Mary Beth Writes

This is my take on a slow podcast that somewhere along the line became fascinating.  Ben Franklin’s World - https://www.benfranklinsworld.com/episode-161-smuggling-american-revolution/

From the early 1600’s through mid-1700, the English and other Europeans immigrated to the eastern shores of North America. You knew that. In that 150 years worldwide shipping developed as European nations jostled for dominion over everything they could get their white paws on. One of the fall-outs of all this empire-stealing/building was this; the Dutch were too small to manufacture much and they didn’t have enough population to amass an army, so how could they complete with the Big Boys? What Holland was rich in was: seafaring culture and skills, amazing harbors, and a live-and-let-live attitude towards religion. Their immigrant-welcoming attitude meant harassed but skilled workers from around Europe flocked to Holland to work. What a novel idea.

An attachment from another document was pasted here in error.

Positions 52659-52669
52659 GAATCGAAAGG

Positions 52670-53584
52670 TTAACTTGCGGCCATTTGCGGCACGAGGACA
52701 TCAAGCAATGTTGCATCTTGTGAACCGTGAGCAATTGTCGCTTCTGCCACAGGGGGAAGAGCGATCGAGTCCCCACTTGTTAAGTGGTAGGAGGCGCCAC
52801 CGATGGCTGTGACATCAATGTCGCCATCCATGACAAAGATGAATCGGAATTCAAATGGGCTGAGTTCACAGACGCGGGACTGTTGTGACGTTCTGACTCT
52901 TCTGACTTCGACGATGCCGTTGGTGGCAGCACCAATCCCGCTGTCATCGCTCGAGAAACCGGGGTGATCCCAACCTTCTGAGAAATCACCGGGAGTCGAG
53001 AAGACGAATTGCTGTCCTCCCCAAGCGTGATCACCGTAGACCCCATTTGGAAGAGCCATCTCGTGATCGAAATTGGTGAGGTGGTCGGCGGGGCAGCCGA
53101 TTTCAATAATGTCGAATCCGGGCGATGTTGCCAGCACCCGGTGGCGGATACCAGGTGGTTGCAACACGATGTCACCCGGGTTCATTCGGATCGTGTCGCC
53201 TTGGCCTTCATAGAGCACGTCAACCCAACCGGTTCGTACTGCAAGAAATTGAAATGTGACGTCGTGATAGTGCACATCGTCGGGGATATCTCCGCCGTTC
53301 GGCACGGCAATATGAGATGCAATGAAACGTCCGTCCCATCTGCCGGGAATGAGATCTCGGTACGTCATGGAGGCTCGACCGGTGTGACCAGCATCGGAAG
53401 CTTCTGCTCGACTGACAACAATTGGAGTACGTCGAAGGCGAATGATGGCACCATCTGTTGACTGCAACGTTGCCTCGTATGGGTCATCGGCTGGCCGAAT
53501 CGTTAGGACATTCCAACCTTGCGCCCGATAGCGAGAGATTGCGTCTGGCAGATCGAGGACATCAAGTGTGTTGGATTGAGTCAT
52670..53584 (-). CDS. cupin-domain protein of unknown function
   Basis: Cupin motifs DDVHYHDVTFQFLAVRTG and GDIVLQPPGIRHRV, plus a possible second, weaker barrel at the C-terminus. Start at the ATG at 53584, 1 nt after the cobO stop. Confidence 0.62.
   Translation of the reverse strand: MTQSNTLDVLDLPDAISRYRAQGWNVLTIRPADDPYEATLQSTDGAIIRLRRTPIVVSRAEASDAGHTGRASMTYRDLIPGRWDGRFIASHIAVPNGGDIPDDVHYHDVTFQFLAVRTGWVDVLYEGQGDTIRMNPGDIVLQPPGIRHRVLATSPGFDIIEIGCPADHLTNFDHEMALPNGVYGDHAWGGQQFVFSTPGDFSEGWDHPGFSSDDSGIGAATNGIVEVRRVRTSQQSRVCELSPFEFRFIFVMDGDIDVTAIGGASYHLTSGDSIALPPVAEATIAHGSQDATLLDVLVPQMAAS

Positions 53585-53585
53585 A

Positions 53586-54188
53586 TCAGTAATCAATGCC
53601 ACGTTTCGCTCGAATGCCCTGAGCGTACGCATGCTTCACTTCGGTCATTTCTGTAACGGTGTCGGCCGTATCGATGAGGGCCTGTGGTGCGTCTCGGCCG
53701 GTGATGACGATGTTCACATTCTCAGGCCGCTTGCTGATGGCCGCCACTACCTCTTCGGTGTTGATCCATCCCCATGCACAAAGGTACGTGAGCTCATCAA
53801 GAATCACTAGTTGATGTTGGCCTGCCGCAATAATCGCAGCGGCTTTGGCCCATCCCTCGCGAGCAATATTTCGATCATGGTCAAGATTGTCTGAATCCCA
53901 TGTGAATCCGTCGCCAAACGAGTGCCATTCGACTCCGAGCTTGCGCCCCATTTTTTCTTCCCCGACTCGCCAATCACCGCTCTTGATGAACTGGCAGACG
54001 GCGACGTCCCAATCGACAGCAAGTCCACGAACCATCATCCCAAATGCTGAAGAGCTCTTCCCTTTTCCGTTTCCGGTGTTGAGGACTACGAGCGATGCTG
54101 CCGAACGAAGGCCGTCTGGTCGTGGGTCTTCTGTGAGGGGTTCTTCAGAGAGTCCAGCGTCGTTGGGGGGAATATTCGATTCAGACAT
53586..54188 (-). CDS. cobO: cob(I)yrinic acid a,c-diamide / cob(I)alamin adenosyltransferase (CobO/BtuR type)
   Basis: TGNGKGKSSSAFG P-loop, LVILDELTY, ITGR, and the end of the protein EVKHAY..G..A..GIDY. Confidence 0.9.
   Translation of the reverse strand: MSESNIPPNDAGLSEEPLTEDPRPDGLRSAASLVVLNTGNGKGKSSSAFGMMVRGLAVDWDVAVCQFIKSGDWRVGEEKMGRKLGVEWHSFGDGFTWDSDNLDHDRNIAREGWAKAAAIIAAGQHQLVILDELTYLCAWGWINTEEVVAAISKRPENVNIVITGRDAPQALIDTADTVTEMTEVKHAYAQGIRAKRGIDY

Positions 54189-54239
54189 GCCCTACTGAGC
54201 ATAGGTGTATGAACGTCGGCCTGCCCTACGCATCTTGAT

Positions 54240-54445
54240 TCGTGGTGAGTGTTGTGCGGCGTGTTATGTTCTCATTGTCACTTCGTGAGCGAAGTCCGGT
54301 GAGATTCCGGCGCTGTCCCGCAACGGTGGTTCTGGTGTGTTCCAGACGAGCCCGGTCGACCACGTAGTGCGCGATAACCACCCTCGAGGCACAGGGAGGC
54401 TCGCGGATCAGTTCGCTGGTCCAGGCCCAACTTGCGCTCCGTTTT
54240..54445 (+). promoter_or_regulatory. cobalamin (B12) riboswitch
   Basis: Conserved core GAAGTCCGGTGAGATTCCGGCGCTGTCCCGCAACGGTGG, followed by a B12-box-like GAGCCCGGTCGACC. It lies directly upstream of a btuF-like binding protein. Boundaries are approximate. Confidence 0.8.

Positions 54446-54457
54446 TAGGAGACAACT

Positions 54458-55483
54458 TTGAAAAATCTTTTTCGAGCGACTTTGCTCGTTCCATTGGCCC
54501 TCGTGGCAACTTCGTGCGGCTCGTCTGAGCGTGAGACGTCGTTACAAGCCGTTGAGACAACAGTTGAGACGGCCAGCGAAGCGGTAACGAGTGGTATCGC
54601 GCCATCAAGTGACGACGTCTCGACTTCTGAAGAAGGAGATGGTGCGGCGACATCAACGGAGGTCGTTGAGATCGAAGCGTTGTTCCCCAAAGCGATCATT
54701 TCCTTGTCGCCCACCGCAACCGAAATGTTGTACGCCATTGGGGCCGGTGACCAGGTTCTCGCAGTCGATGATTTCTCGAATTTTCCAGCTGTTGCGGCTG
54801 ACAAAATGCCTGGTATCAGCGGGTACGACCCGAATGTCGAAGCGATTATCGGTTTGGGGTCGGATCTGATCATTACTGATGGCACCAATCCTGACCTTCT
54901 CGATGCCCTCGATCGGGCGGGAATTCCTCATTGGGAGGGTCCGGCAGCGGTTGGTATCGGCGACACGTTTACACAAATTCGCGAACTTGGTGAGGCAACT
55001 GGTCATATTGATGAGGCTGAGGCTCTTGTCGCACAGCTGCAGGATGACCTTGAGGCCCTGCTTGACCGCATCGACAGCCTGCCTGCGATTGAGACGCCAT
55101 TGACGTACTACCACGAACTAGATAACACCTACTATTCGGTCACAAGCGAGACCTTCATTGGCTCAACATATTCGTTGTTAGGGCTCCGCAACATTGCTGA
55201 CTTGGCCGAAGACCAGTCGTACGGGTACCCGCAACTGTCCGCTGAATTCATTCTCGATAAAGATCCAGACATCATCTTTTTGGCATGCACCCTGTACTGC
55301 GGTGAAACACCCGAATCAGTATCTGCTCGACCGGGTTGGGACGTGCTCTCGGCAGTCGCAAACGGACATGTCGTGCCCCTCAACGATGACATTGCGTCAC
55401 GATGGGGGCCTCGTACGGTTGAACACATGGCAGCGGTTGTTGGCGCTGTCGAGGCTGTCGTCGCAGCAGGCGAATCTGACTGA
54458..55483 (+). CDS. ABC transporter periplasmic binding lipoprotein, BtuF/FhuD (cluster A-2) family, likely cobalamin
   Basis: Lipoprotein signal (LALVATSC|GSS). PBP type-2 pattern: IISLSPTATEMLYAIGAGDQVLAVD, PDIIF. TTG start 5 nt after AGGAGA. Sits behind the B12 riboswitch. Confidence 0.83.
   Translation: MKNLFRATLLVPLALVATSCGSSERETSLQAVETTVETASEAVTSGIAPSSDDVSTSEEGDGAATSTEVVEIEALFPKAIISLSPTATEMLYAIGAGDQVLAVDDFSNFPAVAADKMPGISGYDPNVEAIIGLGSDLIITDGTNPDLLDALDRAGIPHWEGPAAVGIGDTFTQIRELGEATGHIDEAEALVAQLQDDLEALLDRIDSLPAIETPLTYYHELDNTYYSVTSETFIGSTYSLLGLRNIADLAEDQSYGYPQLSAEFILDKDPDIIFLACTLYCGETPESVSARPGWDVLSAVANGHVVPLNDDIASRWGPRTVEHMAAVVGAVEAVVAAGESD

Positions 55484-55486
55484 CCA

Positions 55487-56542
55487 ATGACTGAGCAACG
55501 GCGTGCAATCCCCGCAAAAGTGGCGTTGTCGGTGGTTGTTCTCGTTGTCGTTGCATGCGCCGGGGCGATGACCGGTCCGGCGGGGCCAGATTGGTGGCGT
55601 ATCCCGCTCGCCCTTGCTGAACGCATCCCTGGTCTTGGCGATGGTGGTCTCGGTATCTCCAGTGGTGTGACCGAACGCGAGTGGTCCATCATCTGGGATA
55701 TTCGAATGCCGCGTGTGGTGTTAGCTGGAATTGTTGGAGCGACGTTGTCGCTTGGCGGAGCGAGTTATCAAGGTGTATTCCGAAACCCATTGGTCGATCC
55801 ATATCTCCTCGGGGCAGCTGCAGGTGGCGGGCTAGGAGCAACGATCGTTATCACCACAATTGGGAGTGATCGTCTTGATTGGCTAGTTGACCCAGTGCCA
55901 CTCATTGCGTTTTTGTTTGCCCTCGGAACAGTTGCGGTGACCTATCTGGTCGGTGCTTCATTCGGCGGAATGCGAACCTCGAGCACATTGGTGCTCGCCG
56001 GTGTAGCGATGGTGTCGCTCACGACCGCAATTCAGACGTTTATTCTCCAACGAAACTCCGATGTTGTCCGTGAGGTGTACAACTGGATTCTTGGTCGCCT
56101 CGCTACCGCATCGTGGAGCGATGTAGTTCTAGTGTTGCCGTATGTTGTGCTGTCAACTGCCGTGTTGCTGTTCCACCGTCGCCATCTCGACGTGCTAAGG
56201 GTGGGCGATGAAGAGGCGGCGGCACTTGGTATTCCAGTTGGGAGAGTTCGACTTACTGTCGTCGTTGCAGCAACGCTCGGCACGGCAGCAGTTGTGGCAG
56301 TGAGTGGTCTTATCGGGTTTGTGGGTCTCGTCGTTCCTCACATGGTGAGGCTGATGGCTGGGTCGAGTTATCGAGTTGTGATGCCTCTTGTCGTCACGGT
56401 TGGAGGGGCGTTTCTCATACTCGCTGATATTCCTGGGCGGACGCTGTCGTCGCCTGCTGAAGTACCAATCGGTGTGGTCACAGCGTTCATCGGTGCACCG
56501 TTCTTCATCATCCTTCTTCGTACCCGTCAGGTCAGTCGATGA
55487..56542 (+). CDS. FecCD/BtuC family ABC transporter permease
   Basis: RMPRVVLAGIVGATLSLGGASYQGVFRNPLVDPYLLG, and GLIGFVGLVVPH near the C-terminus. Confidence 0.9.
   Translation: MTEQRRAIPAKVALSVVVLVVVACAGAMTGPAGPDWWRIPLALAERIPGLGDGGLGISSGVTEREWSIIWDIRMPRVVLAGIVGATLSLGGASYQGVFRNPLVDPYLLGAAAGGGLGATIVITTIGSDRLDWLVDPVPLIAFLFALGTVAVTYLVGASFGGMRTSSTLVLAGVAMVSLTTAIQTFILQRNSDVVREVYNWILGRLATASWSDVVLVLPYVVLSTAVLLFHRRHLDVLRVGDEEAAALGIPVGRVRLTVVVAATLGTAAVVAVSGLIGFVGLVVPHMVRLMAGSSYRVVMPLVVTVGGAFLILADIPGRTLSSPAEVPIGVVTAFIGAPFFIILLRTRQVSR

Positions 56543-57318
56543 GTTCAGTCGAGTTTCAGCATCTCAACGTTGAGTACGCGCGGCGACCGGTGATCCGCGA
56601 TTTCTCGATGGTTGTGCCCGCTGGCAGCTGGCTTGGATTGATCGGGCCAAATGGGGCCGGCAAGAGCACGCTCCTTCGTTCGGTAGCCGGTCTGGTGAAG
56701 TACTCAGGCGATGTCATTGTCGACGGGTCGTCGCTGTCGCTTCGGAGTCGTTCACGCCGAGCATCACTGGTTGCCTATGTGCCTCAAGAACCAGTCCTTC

Holland became an ocean-going dynamo. They built excellent ships, called “fluyts”, which were light and maneuverable.  Fluyts could move more cargo with less crew which meant their shipping costs were 2/3 to ½ that of English ships. By 1670 there were more Dutch ships on the seas than those of England, France, Germany, Portugal, Scotland, and Spain – combined.  10% of Dutch men were sailors. https://faculty.history.wisc.edu/sommerville/351/351-08.htmThere

Remember the Seven Years War of 1754-1763? Of course you don’t. You have a life and it’s less than a month to Christmas. In brief, the outcome of that war was that England defeated France here on North American soil. This sounded great to American colonists. No more French and French-friendly Indians vs English and English-friendly Indians jockeying for the resources that the colonists wanted for themselves.